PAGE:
Letters to the editor

May 12, 2008

Ideas for growth at The Maryland Theatre

To the editor:

In recent weeks, you have published at least two major editorial columns devoted to The Maryland Theatre. One noted the departure of a former leader, the second welcomed a new one.

As it happens, for most of the past two years I have been serving as theater editor for the MAIN ARTery, a news magazine which appears every two months and covers all manner of arts, including theater, in the Interstate 81 corridor of the Quad State region.

In this capacity, I have become rather familiar with most of the activities and operations that support theater in our sections of Pennsylvania, Maryland, West Virginia and Virginia. I suspect many of these activities might prove productive for the lovely, spacious Maryland Theatre.


The strongest newspaper theatrical supporter in this region is The Winchester Star. This is the only daily in our region that actually reviews theatrical events at Shenandoah University, the equity productions of Wayside Theatre (in nearby Middletown and the community Winchester Little Theatre.

The Old Opera House Theatre Company, a community group in Charles Town, W.Va., operates the Op Shop weekdays with volunteer help to sell donated costumes, books, bric-a-brac and antiques to help the OOH. The Maryland might try a similar store, or perhaps limit itself to display such items on sale in its ample lobby.

Several area theaters sponsor "Taste of the Town" during which local restaurants offer unique food and drink samples at bargain prices. The OOH also has an annual theater night benefit at the Charles Town Races, as well as growingly popular theater and antique dinner auction.

Perhaps the most active theater building in this entire region is The Capitol in downtown Chambersburg, Pa. The box office there is next door to a downtown box office for the Caldonia equity summer group known as the Totem Pole Playhouse.

It might be possible for The Maryland Theatre to serve as a central theatrical box office for other local community, dinner and academic theaters as well as its own programs.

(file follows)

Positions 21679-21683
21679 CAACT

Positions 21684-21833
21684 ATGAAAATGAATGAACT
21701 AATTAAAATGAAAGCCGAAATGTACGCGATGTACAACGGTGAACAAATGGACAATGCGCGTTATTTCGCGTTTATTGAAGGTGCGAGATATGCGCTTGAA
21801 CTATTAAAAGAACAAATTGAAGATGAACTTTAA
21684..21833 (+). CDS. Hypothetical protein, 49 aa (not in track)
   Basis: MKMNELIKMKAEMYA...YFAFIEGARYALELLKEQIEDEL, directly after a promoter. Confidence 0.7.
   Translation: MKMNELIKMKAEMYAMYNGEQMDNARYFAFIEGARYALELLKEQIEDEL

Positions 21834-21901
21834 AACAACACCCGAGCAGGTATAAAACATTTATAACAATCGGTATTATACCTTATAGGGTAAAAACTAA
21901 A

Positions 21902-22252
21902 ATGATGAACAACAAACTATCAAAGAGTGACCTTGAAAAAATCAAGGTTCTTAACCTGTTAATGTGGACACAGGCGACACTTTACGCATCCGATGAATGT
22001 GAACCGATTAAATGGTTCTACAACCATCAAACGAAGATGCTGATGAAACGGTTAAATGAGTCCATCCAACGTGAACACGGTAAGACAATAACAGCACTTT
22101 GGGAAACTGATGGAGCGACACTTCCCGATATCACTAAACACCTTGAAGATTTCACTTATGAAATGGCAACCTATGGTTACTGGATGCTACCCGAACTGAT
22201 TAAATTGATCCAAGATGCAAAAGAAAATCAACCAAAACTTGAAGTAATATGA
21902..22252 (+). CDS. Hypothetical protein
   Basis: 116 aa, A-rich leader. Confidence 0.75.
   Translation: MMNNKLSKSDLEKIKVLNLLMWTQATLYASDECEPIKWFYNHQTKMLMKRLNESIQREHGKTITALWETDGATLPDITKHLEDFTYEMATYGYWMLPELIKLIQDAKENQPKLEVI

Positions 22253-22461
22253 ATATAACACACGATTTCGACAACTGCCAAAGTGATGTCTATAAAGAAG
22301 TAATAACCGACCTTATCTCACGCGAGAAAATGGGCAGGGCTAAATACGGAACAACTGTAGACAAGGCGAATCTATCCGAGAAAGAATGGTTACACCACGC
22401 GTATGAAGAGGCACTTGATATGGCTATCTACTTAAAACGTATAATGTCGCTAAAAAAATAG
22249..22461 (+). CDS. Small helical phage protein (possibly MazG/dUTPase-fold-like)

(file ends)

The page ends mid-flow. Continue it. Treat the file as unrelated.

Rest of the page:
The management of The Capitol also believes it is better to have a seat filled at a lower price than just sitting idle and empty. Thus, classic Hollywood films and musicals are shown twice at 2 p.m. and 6:30 p.m. every other Wednesday. There may not be many sellouts, but costs seem to cover film rental and overhead, and local youth and adults become used to visiting The Capitol Theatre. The Maryland Theatre has shown films, but not with such frequency.

The Capitol also allows use of its stage by local community theatrical groups. It is home, for example, to the Chambersburg Community Theatre. At least five productions take place on 25 afternoons and evenings over the year.

David Woods
Hedgesville, W.Va.

Why we cling to our guns and our religion

To the editor:

I do not join my peers in labeling Barack Obama an elitist for his recent insulting remarks about us "rural Americans," or to inform him that "rural Americans" are the those who have time and again rushed to defend our country in times of need.

Rather, I wish to address the items of his contemptuous remark and why we cling to our religion and guns. Plain and simple, both make us free and define who we are.

We hold dear to our faith because it grounds us, provides us with direction and the answers to all of life's questions. We do not have to ponder why we are here, what we are to do or how to conduct ourselves. It is written - plain and simple - in black and white, with the most important words in red. It is our guide and compass, our shelter in time of need and has provided comfort and resolve in the most trying times.

It is a rock to cling to, and a foundation upon which to build our lives.

We "rural Americans" cling to our guns to preserve freedom and provide protection and substance. Many times in our history it has been the citizen soldier who has preserved our liberty.

That is why the Founding Fathers wrote the Second Amendment. Not for sporting purposes, but rather to prevent the entrenchment of a tyrannical federal government.

The government should be afraid of those it governs and their ability to effect change. They are the most important part of our "check and balance" system. Our guns also provide us with personal freedom, and the ability to defend our families, our property and ourselves without having to rely on others.

Did you know that supermarkets only have on hand 72 hours worth of food at any given time? Their supply is based 100 percent upon the trucking industry, which is tied directly to the fuel industry. We all now how that is going right now.

Our guns provide us with a means to feed our families by harvesting wild game, either out of choice, or in a time of crisis, out of necessity.

"Rural Americans" have time and again risen up to defend our country in times of need, often created by the ill-advised actions of the "elite," and have watered the tree of liberty with their blood and that of tyrants.

Sometimes we laugh at the "God, Guns and Guts" bumper stickers that we see on the back of rusty pickup trucks. But, my friends, there is great truth in that statement. I think I might have to find one of those for myself.

S. Chris Anders


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